Benedikt XIV. und die Reform des Buchzensurverfahrens

© Ferdinand Schöningh

In the Age of Enlightenment, the Roman Index aroused widespread indignation. The proceedings behind the bans were perceived as inscrutable and unjust. Pope Benedict XIV sought to address this in 1753. To this end he fixed the rules of censorship in writing in the constitution "Sollicita ac provida". In this volume, Hubert Wolf and Bernward Schmidt present an annotated edition of the constitution itself, alongside other important documents about its creation and impact.

The "Sollicita ac provida" authoritatively influenced the work of the Roman Inquisition and the Congregation of the Index until the Index of Forbidden Books was brought to a close. However, did the constitution actually bring something new to the table or did it merely codify the tried and tested practices? Did Pope Benedict XIV, a respected historian and canonist, grant new liberties to Catholic scholars? Did he perhaps challenge the very principle of censorship? How modern were the processes of eighteenth-century Roman book censorship?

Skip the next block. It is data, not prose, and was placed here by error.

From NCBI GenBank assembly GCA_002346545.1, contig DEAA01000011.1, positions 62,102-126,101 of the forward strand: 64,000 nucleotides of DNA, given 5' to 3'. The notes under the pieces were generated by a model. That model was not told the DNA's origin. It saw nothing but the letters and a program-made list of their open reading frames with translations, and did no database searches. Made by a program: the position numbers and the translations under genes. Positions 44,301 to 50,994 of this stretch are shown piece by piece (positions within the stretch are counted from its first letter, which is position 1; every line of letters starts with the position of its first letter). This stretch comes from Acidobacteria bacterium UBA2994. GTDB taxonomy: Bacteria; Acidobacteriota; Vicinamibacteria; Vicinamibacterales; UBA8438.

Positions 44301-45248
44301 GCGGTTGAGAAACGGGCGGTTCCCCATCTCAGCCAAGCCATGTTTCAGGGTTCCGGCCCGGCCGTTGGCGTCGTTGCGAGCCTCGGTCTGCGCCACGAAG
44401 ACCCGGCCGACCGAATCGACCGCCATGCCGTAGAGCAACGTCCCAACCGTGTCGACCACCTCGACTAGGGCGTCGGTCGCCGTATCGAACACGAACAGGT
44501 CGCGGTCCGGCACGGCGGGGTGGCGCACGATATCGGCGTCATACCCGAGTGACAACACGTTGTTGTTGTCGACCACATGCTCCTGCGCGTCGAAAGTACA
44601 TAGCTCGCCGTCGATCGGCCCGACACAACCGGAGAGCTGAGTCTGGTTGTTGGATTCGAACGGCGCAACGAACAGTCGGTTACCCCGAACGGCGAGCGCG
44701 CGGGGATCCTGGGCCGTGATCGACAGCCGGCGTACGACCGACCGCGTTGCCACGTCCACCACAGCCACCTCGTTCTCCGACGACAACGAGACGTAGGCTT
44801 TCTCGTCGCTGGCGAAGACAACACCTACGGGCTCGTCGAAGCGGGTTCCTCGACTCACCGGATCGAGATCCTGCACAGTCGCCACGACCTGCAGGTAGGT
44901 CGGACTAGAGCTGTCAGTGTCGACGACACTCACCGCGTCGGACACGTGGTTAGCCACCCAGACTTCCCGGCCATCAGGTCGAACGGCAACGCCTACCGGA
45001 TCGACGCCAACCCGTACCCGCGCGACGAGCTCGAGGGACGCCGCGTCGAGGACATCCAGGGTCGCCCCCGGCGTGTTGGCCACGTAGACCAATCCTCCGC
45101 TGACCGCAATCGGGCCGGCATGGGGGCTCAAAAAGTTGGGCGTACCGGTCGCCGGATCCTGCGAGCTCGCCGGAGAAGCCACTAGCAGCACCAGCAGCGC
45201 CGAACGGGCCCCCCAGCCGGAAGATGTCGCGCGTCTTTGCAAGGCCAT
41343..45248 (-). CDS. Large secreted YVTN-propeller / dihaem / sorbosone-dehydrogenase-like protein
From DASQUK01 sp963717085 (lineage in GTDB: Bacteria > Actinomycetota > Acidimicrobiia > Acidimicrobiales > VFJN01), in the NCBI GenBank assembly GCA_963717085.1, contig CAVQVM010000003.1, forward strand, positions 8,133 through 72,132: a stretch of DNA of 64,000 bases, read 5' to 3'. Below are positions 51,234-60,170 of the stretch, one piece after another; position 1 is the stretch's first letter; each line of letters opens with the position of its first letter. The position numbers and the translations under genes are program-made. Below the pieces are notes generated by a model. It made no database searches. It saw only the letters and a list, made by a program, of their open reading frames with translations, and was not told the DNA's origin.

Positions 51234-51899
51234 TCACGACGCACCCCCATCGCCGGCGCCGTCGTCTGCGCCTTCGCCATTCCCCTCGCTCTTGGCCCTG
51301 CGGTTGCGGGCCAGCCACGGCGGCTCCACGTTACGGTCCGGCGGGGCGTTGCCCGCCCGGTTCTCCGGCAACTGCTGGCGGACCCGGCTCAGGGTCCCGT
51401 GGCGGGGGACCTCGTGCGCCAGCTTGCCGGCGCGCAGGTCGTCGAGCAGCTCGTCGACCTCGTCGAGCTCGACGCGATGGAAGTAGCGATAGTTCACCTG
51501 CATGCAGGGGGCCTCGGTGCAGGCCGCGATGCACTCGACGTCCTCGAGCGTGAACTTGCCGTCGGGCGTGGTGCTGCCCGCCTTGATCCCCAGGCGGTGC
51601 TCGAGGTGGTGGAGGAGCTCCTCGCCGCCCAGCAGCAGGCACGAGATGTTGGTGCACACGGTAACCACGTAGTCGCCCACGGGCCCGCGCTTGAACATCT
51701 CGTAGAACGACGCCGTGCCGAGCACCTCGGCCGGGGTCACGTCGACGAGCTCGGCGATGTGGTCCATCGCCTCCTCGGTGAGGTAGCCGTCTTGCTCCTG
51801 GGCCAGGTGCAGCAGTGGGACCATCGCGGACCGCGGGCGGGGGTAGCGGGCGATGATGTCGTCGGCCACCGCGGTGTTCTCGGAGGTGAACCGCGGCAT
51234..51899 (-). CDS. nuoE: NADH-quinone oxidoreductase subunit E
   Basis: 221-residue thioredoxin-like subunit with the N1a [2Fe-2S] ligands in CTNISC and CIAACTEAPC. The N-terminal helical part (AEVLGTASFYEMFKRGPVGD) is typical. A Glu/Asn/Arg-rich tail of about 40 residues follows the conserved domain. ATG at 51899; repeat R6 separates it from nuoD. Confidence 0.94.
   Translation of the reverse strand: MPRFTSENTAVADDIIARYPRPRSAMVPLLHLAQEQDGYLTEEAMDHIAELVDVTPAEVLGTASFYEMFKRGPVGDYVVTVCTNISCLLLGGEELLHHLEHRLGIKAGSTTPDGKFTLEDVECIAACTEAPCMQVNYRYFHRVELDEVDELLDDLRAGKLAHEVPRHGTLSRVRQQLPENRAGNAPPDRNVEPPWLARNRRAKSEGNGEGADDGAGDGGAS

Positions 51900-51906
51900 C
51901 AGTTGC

As the Archives of the Congregation for the Doctrine of the Faith were opened in 1998, these questions can now be thoroughly examined. During their long-term project funded by the German Research Foundation (DFG), Hubert Wolf and his staff have developed a foundational tool for researching individual censorship cases.

Hubert WOLF and Bernward SCHMIDT, Benedikt XIV. und die Reform des Buchzensurverfahrens. Zur Geschichte und Rezeption von „Sollicita ac provida“, Paderborn et alibi 2010, 273 pages, hardcover, ISBN-13: 978-3506767561.